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Party Lines.

Byline: By Zoe Hughes Political Editor

There are few topics that rouse as much passion in the North-East as red squirrels.

Whether it's calling for their grey cousins to be served up to children as a healthy school meal or demanding their immediate death, MPs are eager to demonstrate their loyalty to the threatened native red squirrel.

It was somewhat of a surprise therefore that Hexham MP Peter Atkinson took a more realistic approach to the problem during a Commons debate last week, by calling not for a nationwide cull, but for them to be given protected European status.

As he rightly said, it was too late to stop the greys completely but only by preventing their "remorseless advance" into traditional red territory ( by using contraceptives and vaccines ( would the smaller red squirrel have any hope of survival.

It was a serious point, accepted by all sides, including the Government minister Barry Gardiner. However it's hard to put MPs in a room together for an hour-and-a-half without someone starting the jokes.

On this occasion it was Tory spokesman Bill Wiggin along with chairman and Stockton North MP Frank Cook who, during a break for voting, decided to discuss out loud exactly what would happen to Mr Atkinson if he failed to return to the debate he himself initiated.

FC: "There would be consequences undetermined."

BW: "Would he be given Squirrelpox?"

FC: "No, he'd be stuffed."

IT may have been Elvis's favourite dish, but even Barry Gardiner was forced to admit he couldn't eat squirrel pie during last week's debate on the issue.

Not because he's a Government minister, but because it'd turn him off his musical hero. "The principle of eating a grey squirrel to save a red is not something that I as minister for biodiversity could promote," Mr Gardiner told Hexham's Peter Atkinson after explaining Brunswick Stew was a favourite of the King.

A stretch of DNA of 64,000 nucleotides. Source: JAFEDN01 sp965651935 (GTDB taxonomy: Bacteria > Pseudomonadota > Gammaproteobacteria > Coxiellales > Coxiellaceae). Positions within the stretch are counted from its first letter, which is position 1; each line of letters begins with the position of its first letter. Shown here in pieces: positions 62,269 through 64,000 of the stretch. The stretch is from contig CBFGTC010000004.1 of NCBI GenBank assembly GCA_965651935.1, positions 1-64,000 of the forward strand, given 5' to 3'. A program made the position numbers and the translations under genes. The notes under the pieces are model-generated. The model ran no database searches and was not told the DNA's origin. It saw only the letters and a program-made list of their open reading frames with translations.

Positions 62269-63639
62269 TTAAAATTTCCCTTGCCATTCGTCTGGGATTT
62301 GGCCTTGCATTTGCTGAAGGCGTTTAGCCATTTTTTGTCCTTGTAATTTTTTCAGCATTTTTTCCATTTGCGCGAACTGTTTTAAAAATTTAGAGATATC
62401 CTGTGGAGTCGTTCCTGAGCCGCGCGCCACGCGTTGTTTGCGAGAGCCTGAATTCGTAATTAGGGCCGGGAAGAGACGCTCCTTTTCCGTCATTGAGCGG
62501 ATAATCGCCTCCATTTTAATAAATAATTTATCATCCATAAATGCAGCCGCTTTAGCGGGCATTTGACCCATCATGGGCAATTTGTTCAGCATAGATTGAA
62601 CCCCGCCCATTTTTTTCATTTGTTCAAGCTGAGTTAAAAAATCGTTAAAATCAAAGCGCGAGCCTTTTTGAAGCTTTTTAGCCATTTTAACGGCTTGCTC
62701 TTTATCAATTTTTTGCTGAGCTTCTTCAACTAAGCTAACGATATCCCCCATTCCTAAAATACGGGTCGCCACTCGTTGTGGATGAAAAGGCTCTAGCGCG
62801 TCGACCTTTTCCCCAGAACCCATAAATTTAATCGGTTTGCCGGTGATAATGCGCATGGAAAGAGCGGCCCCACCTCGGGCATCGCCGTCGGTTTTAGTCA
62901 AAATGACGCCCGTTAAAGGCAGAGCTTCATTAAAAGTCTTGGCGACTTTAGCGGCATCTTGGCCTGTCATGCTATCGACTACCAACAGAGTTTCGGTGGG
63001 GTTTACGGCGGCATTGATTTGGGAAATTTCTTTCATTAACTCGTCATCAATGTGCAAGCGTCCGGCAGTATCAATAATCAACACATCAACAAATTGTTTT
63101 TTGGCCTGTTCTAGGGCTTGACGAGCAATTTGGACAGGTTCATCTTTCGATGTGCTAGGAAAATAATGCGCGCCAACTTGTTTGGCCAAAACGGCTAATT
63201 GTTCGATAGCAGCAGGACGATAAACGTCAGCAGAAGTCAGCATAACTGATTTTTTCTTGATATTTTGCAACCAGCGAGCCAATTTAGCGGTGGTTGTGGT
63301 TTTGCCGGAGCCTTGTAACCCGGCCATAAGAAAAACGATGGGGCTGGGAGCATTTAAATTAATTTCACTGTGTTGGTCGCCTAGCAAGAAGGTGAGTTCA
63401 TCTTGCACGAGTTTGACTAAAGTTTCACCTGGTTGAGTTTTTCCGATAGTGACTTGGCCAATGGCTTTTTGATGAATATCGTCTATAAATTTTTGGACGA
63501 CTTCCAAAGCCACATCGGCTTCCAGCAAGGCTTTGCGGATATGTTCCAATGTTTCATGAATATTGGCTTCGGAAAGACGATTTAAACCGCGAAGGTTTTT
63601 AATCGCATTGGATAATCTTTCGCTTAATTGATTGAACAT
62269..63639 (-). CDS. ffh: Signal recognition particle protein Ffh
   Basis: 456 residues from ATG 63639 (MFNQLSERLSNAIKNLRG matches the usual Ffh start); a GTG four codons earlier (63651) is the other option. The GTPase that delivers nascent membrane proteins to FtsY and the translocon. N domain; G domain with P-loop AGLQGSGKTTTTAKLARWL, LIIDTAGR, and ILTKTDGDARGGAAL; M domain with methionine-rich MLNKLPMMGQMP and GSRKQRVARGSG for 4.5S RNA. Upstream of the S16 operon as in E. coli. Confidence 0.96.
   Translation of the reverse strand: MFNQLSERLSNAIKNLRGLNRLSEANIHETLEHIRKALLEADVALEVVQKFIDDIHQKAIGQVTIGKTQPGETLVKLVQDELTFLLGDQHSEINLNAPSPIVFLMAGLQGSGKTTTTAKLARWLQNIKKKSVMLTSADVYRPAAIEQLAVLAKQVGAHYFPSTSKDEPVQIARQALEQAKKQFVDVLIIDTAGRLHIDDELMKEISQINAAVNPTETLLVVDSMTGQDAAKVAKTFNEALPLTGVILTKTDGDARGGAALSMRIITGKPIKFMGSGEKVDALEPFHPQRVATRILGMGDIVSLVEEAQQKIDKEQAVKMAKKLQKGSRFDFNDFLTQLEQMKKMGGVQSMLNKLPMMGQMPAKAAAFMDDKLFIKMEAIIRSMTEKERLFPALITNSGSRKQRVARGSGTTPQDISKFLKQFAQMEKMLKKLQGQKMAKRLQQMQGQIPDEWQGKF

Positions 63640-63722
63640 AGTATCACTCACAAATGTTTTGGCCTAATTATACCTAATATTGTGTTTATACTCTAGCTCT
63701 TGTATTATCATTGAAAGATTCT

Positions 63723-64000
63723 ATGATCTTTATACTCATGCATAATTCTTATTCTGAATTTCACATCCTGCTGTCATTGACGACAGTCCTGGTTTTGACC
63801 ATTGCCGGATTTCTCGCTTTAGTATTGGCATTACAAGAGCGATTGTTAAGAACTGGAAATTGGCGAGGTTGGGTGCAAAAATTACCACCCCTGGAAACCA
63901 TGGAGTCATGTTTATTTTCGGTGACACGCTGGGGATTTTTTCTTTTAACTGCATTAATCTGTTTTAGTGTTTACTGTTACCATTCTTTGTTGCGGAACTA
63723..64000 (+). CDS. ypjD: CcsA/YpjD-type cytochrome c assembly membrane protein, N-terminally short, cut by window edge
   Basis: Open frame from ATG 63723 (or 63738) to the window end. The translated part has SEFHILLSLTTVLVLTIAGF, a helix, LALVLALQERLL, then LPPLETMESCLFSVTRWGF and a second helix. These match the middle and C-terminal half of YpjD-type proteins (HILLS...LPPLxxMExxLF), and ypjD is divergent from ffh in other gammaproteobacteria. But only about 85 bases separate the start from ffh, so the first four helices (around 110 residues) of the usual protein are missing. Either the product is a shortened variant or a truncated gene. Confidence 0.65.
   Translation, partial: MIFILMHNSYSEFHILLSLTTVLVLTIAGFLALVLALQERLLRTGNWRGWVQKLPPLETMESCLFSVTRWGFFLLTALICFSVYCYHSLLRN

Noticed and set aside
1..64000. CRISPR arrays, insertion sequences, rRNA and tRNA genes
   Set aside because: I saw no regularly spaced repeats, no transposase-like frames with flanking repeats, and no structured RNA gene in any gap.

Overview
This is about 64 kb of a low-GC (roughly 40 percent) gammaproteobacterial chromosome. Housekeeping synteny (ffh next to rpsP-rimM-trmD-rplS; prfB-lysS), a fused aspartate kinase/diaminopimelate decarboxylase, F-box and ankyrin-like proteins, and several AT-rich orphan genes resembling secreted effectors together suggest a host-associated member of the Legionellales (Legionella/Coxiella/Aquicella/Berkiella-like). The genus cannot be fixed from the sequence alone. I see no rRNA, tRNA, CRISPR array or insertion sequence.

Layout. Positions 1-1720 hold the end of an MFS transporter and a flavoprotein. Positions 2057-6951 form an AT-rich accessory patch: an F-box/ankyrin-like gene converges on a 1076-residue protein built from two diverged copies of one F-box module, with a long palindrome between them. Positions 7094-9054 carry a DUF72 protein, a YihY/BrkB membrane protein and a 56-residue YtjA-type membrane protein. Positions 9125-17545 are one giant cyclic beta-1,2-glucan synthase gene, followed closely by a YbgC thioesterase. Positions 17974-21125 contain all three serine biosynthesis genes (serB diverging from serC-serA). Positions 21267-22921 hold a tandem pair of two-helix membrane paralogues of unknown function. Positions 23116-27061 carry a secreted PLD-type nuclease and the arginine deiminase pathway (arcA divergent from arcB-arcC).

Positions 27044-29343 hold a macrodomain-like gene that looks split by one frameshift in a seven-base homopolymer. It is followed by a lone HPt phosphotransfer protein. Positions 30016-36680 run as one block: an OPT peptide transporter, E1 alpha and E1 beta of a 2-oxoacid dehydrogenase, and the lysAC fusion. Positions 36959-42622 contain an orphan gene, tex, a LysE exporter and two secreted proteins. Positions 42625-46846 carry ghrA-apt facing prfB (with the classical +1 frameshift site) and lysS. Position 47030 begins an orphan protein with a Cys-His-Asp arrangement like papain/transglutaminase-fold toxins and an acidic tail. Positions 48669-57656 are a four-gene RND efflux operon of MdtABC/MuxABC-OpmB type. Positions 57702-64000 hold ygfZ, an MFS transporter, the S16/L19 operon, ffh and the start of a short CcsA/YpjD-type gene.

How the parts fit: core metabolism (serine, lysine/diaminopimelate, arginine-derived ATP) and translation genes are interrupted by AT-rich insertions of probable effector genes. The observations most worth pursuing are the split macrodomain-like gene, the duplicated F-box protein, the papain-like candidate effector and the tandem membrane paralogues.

Instead, the minister was forced to pause before admitting to everyone in the debate: "It would probably put me off his music for a long-time."

BUSINESS leaders are probably breathing a sigh of relief that Newcastle Central MP Jim Cousins' first chance to play a major role in shaping legislation in nine years was cut short.

Mr Cousins was placed on a standing committee to scrutinise the Company Law Reform Bill.

It was the first such committee he has sat on since 1997. "You can draw your own conclusions as to the reasons for that," he said. But he certainly grabbed the chance with both hands, tabling a series of amendments largely aimed at ensuring companies are obliged to show a bit more social responsibility.

Alas, when he had to go into hospital for a minor operation, he was replaced by the much less forthright Nick Palmer.

But any bosses hoping they will escape Mr Cousins' amendments will be disappointed. He plans to bring them back on the floor of the House of Commons.

THERE may be plenty of water in the North, but it appears the entire South of England is desperate to get their hands on our stuff after weeks of glorious weather and hardly any rain.

Plans for a national water grid have abounded with ideas of pumping water via a network of huge pipes to diverting it through the national river system.

Many have already dismissed it as an engineering impossibility, while others have warned Northumbria Water ratepayers, who are still paying for the building of the Kielder reservoir, wouldn't take the issue lying down.

Now though a new obstacle has been placed in the idealists' way ( because it's the wrong sort of water for the South.

As Tory spokesman Richard Ottaway explained to astonished MPs recently: "The water on one side (of the country) is different from the water on the other." It's like leaves on the line.
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Publication:The Journal (Newcastle, England)
Date:Jul 5, 2006
Words:638
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